Richard Bausch, an American writer, has that rare talent to convey meaning and emotion in a tightly written narrative in which every word has to justify its existence. No surprise, then, that he’s largely known as a short story writer.

Peace, first published in 2009 — in the then new Atlantic imprint Tuskar Rock started by Colm Toibin — proves that in the right hands a story doesn’t have to be 500 pages long to have an impact. I came away from this one reeling not only with the drama of it, but also the beauty of Bausch’s lyrical, stripped-back prose hugely reminiscent at times of all those Irish writers I’ve come to know and love. On more than one occasion I was reminded of John McGahern — which is high praise indeed.

Dying days of war

The story is set in Italy at the tail end of the Second World War. A group of American soldiers on foot patrol are trying to locate the enemy, which is on the retreat.

The weather is atrocious, the soldiers are exhausted (some are ill with dysentery) and morale is low. When their sergeant commits a war crime — he deliberately shoots an unarmed woman because “she would have shot us all if she could” — those who witness it are too foot-sore and weary to report it. But this one act hangs over all who saw it, haunting their days and their nights.

Three of those witnesses — Marson, Asch and Joyner — are sent on a reconnaissance mission, up a steep mountain with an old Italian man as a guide. What ensues is a difficult journey that is fraught with danger, not only from treacherous terrain and freezing rain and snow, but German snipers hidden in the woods.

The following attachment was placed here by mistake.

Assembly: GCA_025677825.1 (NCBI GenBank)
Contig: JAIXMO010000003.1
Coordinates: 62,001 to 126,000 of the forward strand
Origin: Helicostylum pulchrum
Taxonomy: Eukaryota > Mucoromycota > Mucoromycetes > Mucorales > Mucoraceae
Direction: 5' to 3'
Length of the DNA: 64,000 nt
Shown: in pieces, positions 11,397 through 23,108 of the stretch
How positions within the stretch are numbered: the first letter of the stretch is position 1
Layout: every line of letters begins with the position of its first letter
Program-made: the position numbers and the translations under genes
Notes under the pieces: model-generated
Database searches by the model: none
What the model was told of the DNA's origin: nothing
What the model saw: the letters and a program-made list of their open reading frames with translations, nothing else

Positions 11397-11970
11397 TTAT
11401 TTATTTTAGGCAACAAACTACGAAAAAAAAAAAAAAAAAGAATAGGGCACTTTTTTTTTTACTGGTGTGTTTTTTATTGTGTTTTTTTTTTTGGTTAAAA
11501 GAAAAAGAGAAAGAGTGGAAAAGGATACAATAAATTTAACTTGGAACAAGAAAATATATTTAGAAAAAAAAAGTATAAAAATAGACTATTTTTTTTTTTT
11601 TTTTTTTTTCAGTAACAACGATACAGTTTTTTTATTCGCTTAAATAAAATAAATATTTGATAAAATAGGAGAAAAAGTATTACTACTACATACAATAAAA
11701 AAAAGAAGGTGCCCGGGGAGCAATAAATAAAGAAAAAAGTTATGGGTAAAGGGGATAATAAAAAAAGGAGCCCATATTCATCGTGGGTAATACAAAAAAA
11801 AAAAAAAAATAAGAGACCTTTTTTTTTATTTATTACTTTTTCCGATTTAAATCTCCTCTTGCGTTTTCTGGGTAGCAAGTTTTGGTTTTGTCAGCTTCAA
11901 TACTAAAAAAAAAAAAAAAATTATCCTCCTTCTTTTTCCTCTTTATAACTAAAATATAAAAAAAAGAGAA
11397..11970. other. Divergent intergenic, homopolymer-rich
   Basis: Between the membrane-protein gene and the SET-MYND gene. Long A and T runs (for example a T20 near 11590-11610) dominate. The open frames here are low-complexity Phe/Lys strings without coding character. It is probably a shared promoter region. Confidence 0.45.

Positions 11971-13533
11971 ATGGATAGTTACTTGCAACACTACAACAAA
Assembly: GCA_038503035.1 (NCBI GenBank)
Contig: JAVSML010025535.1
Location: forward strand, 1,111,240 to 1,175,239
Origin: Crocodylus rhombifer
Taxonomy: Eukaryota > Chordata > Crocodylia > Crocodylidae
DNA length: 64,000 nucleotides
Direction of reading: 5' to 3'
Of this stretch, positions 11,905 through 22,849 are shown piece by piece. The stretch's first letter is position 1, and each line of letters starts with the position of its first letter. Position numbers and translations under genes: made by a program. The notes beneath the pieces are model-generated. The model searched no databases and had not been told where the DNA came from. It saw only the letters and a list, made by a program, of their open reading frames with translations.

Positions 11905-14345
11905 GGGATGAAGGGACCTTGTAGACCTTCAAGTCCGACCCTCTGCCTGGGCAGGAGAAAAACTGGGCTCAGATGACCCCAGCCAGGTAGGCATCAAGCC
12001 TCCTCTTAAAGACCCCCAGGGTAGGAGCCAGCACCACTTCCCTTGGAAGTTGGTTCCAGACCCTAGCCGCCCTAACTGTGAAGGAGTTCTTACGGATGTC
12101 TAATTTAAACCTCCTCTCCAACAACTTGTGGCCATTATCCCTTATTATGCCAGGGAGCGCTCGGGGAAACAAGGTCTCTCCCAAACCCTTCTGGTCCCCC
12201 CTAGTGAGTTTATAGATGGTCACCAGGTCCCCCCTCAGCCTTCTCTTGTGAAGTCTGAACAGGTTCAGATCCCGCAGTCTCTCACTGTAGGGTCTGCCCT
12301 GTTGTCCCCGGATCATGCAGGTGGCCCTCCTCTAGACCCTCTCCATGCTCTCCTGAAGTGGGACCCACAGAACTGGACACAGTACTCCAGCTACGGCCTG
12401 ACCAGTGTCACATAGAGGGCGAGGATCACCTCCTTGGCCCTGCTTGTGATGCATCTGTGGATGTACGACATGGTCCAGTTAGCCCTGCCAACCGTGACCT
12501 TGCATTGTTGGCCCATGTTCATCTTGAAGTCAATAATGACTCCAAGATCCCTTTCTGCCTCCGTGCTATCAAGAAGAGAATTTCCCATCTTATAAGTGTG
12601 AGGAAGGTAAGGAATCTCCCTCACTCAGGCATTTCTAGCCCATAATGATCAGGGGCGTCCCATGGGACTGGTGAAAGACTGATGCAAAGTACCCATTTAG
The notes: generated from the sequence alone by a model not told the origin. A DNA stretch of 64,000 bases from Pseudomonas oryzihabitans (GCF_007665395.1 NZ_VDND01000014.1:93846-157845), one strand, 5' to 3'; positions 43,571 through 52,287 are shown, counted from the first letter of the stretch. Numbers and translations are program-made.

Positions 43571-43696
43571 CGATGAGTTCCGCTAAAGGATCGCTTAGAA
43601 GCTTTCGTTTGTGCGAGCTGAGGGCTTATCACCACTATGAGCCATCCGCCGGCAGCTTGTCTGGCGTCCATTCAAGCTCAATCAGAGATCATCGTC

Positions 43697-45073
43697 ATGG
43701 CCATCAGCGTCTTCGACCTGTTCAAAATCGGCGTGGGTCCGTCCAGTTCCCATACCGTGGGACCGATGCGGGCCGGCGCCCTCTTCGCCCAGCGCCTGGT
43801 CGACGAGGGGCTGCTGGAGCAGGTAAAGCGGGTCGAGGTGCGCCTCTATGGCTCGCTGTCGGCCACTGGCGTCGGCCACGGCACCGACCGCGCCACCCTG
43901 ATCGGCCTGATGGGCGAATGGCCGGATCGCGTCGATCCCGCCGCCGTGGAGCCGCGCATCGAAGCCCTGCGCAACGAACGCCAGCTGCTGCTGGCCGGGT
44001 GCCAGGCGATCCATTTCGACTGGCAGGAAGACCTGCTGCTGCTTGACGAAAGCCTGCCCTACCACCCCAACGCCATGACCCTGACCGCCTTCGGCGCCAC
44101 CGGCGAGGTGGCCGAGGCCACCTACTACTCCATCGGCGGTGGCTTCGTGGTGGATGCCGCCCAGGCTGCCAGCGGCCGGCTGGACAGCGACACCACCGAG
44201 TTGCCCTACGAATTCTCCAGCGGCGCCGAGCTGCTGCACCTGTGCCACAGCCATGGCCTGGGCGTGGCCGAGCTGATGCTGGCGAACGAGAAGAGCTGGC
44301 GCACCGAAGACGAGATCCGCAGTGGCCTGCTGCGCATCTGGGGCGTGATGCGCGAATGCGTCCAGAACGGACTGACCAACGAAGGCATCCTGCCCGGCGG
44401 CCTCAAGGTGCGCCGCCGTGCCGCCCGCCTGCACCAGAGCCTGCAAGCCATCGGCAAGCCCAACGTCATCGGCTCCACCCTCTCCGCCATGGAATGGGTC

Stress and fear

Under these stressful and challenging conditions the soldiers’ fears are heightened and yet they cannot forget what they saw the day before, discussing it over and over amongst themselves — was the act justified? should they forget it or report it? are they complicit in the crime? — which only serves to deepen the ructions and tensions between them.

This is a useful device for Bausch to examine each man’s character, to fill in their back stories and to explore their own individual morals and beliefs. What emerges is a carefully drawn portrait of a trio of soldiers, fighting on the same side, but all with different prejudices, opinions, fears and foibles.

“You guys are Christians,” Asch said. “You believe in an angry God who’s interested in payback. Right? ‘Vengeance is mine’ — all that. Well, we’re gonna pay for yesterday. I think we might be paying for it now.”
“You’re so full of shit,” Joyner said. “Let go of it, will you? It’s our religion so we’re the ones who’ll go to hell, not you.”
“I’m not even going to answer that,” Asch said. “Jesus, Joyner. The way your mind works.”
“It’s stupid to argue about it here,” Marson said.

Creeping sense of unease

As the narrative progresses, the reader begins to share the soldiers’ growing sense of unease and paranoia: will they be ambushed by the enemy? Is the Italian man as innocent as he purports to be? Is their mission a complete waste of time?